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Trust, Conflict, and Engagement in Occupational Health: North American Epidemiologists Conduct Occupational Study in Communities Affected by Chronic Kidney Disease of Unknown Origin (CKDu)

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Purpose of Review

Science has been used as a tool of colonialism, and aspects of science privilege researchers in the global North (USA and Europe). The environmental justice and worker health movements in the USA and globally have influenced aspects of how occupational and environmental health research is conceived and conducted so that it is more equitable. This review provides a case example of research in the area of chronic kidney disease of unknown origin (CKDu).

Recent Findings

In the present work, the author describes aspects of community-based participatory research and anti-colonial research that influence a current occupational epidemiology study of CKDu in Mesoamerica among workers in agriculture and non-agricultural industries. The research includes investigators from numerous countries in the global North and South and funding from the US government and corporations.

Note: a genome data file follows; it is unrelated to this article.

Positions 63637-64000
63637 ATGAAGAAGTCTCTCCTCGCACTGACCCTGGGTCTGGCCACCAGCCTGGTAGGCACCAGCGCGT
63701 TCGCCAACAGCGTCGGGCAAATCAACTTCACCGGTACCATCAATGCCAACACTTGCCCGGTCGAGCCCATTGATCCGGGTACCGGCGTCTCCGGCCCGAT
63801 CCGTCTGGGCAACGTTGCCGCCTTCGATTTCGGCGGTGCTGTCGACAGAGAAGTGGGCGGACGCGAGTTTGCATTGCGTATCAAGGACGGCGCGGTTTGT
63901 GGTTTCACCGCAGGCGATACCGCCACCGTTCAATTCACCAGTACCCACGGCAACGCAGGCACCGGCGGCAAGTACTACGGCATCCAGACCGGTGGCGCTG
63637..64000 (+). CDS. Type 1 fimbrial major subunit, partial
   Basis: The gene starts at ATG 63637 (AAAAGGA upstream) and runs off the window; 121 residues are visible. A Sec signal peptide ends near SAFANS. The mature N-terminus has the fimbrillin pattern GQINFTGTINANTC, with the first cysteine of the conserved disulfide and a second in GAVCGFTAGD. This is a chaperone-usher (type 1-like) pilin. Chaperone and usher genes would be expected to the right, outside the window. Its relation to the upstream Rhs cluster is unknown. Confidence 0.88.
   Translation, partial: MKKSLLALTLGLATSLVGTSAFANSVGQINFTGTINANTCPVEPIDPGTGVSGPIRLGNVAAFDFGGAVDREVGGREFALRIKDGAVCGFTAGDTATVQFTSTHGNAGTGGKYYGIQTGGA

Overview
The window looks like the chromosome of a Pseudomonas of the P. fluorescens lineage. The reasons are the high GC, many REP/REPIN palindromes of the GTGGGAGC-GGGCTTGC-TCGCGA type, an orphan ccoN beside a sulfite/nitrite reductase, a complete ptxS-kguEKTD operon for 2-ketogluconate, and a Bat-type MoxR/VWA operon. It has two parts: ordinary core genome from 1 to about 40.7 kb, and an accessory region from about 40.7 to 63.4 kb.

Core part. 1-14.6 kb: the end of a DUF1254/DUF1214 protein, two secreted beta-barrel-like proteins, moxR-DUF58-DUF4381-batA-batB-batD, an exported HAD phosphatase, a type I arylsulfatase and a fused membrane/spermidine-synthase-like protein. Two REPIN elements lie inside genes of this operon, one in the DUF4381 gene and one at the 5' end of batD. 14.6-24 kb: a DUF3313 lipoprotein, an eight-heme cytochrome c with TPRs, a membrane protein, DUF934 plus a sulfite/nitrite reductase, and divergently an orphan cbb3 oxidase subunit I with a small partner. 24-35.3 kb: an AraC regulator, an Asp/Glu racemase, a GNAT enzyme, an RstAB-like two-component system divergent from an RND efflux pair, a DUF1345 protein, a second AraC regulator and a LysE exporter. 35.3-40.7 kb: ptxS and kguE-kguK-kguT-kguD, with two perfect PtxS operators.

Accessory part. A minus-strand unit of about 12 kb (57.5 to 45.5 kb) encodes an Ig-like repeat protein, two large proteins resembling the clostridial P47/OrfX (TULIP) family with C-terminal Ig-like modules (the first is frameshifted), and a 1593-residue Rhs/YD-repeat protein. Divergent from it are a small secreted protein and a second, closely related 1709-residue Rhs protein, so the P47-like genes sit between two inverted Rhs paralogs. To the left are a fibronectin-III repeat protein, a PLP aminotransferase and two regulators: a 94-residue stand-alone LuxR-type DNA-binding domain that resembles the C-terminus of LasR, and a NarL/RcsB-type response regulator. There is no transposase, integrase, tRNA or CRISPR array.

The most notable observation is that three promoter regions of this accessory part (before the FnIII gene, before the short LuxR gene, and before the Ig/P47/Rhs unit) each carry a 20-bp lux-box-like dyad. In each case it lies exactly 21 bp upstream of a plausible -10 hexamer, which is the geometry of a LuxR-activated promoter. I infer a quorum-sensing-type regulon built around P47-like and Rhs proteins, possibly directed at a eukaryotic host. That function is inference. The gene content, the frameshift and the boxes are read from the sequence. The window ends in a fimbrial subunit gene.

The role of industry in science and the misuse of science by corporate interests remain substantial threats to research integrity. The ability of researchers to navigate potentially conflicting interests with industry and workers, and establish trust within and outside the scientific community, is essential for sustained engagement in longitudinal studies. Trust is about human relationships. It takes time and effort to build and is essential for creating equitable, empowering research relationships.

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Thank you Kate Applebaum, David Ozonoff, Les Boden, and Mike McClean for edits and input. Discussions and experience with Juan Jose Amador, Daniel Brooks, David Friedman, Ramon Garcia-Trabanino, Emmanuel Jarquin, Jessica Leibler, and Damaris Lopez contributed to my thinking on this topic.


Funding sources referred to in the manuscript include the National Institute of Environmental Health Sciences of the National Institutes of Health, Award Number R01ES027584 and the Azucareros del Istmo Centroamericano (AICA), an association of sugar producers in Central America who gave a gift to Boston University. The author was also supported by a JPB Environmental Health Fellowship from by the JPB Foundation and managed by the Harvard T.H. Chan School of Public Health.

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Correspondence to Madeleine K. Scammell.

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Scammell, M.K. Trust, Conflict, and Engagement in Occupational Health: North American Epidemiologists Conduct Occupational Study in Communities Affected by Chronic Kidney Disease of Unknown Origin (CKDu). Curr Envir Health Rpt 6, 247–255 (2019).

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